The English Surgeon was a tastefully executed and informative film which I felt gave its audience a good insight into the otherwise little-known world of neurosurgery.
It was very satisfying aesthetically, as seen from these instances:
- many wide shots – of the clinic, of the scenery
- pre-emptive wide, still shots waiting for people to walk towards the camera
- short, clipped, fast-paced sequences when the medical staff were facing high pressures at work
- close-up shots of objects
- a scene which is framed by a keyhole (near the end)
On the audio front, I noticed two instances which were interesting:
- at the start, there was a wide shot with the sound of bells which continued into the next scene
- during the choral singing at the church, one voice was singled out although many people were singing at once
The structure of the film was quite chronological in order. It started off slowly with establishing shots, then talked about the stories of many characters before zooming in onto one particular patient’s neurosurgery. Then, it continued on to other characters as well as return to a character established previously – the mother of the girl the surgeon previously operated on.
Choice of patient
I thought the choice of patient the film-makers chose to focus on was interesting and key to the success of the film. He is a brave, calm and humorous character whose surgery went relatively smoothly and seemed to recover quite well after that. I think he represents an ideal type of patient undergoing neurosurgery and gives hope and inspiration to audiences who might be watching the film because they (or their loved ones) are about to undergo neurosurgery.
Imagine if the film-makers had chosen to focus on a depressed, forlorn or screaming, kicking patient whose surgery had failed – that would have aroused feelings of hopelessness and despair in the audience. By choosing a character whose approach to his very risky surgery is cool, calm, collected and light-hearted, this inspires us with regards to the approach we should adopt when facing challenges in life. The success of the surgery and smooth post-surgical recovery of the character also gives the audience, particularly those who may be undergoing neurosurgery soon, hope of the successes of neurosurgery.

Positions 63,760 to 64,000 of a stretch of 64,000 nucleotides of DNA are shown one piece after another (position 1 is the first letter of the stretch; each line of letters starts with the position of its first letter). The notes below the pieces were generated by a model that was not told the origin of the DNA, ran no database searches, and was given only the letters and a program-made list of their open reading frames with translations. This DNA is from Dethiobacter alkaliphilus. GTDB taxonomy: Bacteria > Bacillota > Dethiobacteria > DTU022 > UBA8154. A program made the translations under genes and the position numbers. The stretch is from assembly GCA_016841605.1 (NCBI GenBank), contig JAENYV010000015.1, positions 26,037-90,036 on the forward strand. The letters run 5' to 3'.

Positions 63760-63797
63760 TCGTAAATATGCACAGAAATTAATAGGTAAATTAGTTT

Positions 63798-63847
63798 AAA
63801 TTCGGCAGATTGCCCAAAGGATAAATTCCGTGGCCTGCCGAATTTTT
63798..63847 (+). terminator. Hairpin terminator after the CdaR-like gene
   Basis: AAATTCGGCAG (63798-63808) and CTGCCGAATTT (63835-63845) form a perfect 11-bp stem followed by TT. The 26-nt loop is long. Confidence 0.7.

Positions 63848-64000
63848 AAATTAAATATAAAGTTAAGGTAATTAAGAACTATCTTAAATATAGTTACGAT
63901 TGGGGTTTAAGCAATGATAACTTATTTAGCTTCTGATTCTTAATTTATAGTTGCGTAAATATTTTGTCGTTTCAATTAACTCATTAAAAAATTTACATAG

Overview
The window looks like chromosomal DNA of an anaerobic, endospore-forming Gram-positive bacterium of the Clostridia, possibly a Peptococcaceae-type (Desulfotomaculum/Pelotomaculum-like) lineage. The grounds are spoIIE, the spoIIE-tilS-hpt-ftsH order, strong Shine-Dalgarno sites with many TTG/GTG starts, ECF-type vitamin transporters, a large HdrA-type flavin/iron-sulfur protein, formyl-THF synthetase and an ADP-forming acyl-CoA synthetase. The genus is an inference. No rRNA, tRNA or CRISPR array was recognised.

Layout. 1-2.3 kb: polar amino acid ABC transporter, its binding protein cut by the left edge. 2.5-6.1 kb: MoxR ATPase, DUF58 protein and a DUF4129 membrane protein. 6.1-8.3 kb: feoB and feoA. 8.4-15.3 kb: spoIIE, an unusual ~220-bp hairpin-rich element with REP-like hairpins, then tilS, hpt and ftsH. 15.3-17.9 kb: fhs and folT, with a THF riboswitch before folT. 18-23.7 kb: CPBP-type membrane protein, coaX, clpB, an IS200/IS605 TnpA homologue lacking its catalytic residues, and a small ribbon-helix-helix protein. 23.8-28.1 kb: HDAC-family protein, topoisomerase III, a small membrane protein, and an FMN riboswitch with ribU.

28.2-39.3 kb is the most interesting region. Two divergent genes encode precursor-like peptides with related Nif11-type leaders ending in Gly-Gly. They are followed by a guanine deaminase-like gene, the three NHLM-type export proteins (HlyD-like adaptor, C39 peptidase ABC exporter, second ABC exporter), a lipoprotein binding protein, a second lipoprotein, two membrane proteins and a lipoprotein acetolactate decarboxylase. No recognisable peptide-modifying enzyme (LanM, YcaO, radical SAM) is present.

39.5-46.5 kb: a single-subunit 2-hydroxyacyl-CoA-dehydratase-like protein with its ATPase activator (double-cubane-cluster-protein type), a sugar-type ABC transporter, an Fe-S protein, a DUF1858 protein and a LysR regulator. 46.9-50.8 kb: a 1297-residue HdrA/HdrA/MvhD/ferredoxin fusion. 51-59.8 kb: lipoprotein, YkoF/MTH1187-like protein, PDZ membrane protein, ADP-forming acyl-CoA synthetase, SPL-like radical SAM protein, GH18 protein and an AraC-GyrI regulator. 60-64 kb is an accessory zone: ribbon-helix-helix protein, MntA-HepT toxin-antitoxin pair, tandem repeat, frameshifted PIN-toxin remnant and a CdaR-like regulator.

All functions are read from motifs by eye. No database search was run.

Personal reaction to the film
At first, I felt squeamish at the part where the skull of the patient was cut open to reveal the brains inside. Then, I questioned myself as to why I felt this way when brains reside in everyone and are a natural part of the body. Why do I feel disgusted and scared when I see brains and blood but not so when I see – let’s say, a nose? Is it because one resides in the inner part of our bodies, that I’m not used to seeing it, while the other is something external I see on a daily basis? (Is that why people are uncomfortable with nudity as well?) After accepting that brains are just a normal part of our bodies, I felt more comfortable with watching the documentary and looked at the brains more objectively.
One question I have though is how the film-maker(s) managed to get access to the surgery room and even filmed the brains close-up and at different angles, when places like these are supposed to be very sterile to keep risks of contamination as low as possible.
As we go about our daily lives, it is easy to neglect or take for granted many people in our society. This includes the people who provides public service and makes our lives a little better – the cleaners, bus drivers and food vendors, just to name a few. This documentary focuses specifically on the cleaning staff of NTU and how early their day starts before everyone else – making their work to provide a clean environment for us very often going unnoticed. This documentary seeks to document the work of these staff, as well as humanize them by showing the audience a day in the life of a cleaner – their hopes, dreams, daily routines and lifestyle habits.